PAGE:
Joint statement from the Nordic Ombudsmen for Children and pediatric experts

Let the boys decide on ritual circumcision

Circumcision, without medical indication, of a person who is unable to provide consent violates fundamental medical-ethical principles, not least because the procedure is irreversible, painful and may cause serious complications. There are no health-related grounds to circumcise young boys in the Nordic countries. Those factors that can make circumcision advantageous for adult men are of little relevance to young boys in the Nordic countries. On this matter, boys will get the chance to make up their own minds when they reach the age of maturity required in order to consent for ritual circumcision.

As Ombudsmen for Children and pediatric experts we are of the opinion that circumcision without medical indications in conflict with Article 12 of the Convention on the Rights of the Child, which addresses the child’s right to express his/her own views in all matters affecting him/her, and Article 24, point 3, which states that children must be protected against traditional practices that may be prejudicial to their health. In 2013, The UN Human Rights Council also encouraged all countries to ban harmful practices that compromise the integrity and dignity of the child and are prejudicial to the health of boys and girls. We see it as fundamental that parents rights in this context do not prevail over children´s right to bodily integrity. The best interests of the child must always be a primary consideration, even if this can reduce the rights of adults to perform religious or traditional practices.

The Nordic Ombudsmen for Children in conjunction with pediatric experts therefore wish to work towards a situation where circumcision may only be carried out if a boy, who has reached the age and maturity required in order to understand the necessary medical information, chooses to consent to the procedure. We would like to see a respectful dialogue between all the affected parties about how we can best ensure that boys will be able to exert their influence with regard to the issue of circumcision. We also encourage our governments to inform about the rights of the child and the health-related consequences of the procedure. We request  our national governments to take necessary measures to ensure that boys are given the chance to decide for themselves whether or not they want to be circumcised.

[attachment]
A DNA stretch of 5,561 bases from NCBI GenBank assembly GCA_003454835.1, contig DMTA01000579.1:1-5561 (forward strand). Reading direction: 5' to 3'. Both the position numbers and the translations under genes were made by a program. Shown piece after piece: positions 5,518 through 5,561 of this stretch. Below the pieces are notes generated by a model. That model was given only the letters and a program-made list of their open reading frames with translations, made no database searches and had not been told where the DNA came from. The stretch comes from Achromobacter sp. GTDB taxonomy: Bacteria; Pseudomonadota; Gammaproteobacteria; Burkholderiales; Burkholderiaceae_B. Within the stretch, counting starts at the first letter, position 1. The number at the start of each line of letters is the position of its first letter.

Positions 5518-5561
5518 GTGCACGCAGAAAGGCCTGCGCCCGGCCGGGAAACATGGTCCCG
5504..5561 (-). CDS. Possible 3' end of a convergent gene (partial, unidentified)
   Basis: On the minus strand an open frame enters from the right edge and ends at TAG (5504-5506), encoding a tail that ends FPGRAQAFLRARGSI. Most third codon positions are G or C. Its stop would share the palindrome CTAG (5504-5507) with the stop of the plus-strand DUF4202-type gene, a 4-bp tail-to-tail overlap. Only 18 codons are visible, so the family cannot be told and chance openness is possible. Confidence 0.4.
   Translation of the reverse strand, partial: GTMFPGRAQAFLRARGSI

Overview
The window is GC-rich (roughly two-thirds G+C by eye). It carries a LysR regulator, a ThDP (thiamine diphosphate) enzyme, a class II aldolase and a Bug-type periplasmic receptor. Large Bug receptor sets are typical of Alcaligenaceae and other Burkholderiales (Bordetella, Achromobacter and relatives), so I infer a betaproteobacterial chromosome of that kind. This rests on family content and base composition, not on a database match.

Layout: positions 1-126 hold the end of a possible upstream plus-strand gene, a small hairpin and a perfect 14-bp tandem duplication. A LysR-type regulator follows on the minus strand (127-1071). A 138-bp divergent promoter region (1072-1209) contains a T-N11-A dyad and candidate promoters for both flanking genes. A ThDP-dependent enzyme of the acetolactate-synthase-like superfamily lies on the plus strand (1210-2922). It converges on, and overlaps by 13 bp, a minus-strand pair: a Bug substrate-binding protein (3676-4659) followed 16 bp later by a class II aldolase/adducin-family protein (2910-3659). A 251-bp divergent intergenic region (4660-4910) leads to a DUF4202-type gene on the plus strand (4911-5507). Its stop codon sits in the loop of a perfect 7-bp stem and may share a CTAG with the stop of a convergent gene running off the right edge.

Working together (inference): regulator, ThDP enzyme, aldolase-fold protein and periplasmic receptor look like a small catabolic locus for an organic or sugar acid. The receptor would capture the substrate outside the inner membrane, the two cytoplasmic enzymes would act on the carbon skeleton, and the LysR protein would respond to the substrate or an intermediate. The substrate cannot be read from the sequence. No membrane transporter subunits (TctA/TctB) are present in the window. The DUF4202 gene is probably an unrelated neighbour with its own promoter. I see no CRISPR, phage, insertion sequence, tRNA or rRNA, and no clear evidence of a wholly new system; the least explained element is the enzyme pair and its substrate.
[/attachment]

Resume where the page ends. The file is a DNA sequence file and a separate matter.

Oslo, September 30th 2013

Anne Lindboe, Ombudsman for Children, Norway
Fredrik Malmberg, Ombudsman for Children, Sweden
Maria Kaisa Aula, Ombudsman for Children, Finland
For Per Larsen, Chairman, National Council for Children, Denmark
Margrét María Sigurðardóttir, Ombudsman for Children, Iceland
Aaja Chemnitz Larsen, Children´s Spokesperson, Greenland
Hans Skari, Leader, Norwegian Association of Surgeons
Trond Markestad, professor, Medical Ethical Council of Norway
Jan Petter Odden, Leader, Norwegian Pediatric Society
Kirsti Egge Haugstad, Professional Interest Group of Public Healt Nurses NNO
Lise Janne Wang, National Group of Nurses, Norway
Olle Söder, Professor pediatrics, Karolinska Hospital, Leader of Swedish Pediatric Association
Gunnar Gøthberg, docent, Swedish Association of Children’s Surgeons
Ingrid Svensson, Icelandic Association of District Nurses, Iceland
Ingólfur Einarsson, President of The Icelandic Pediatric Society, Iceland
Þráinn Rósmundsson, Chief Doctor, Division for Children´s Surgery, Landspitalinn University Hospital, Iceland
Ragnar Bjarnason, Professor, Chief Doctor, Pediatrics Division, Landspitalinn University Hospital, Iceland


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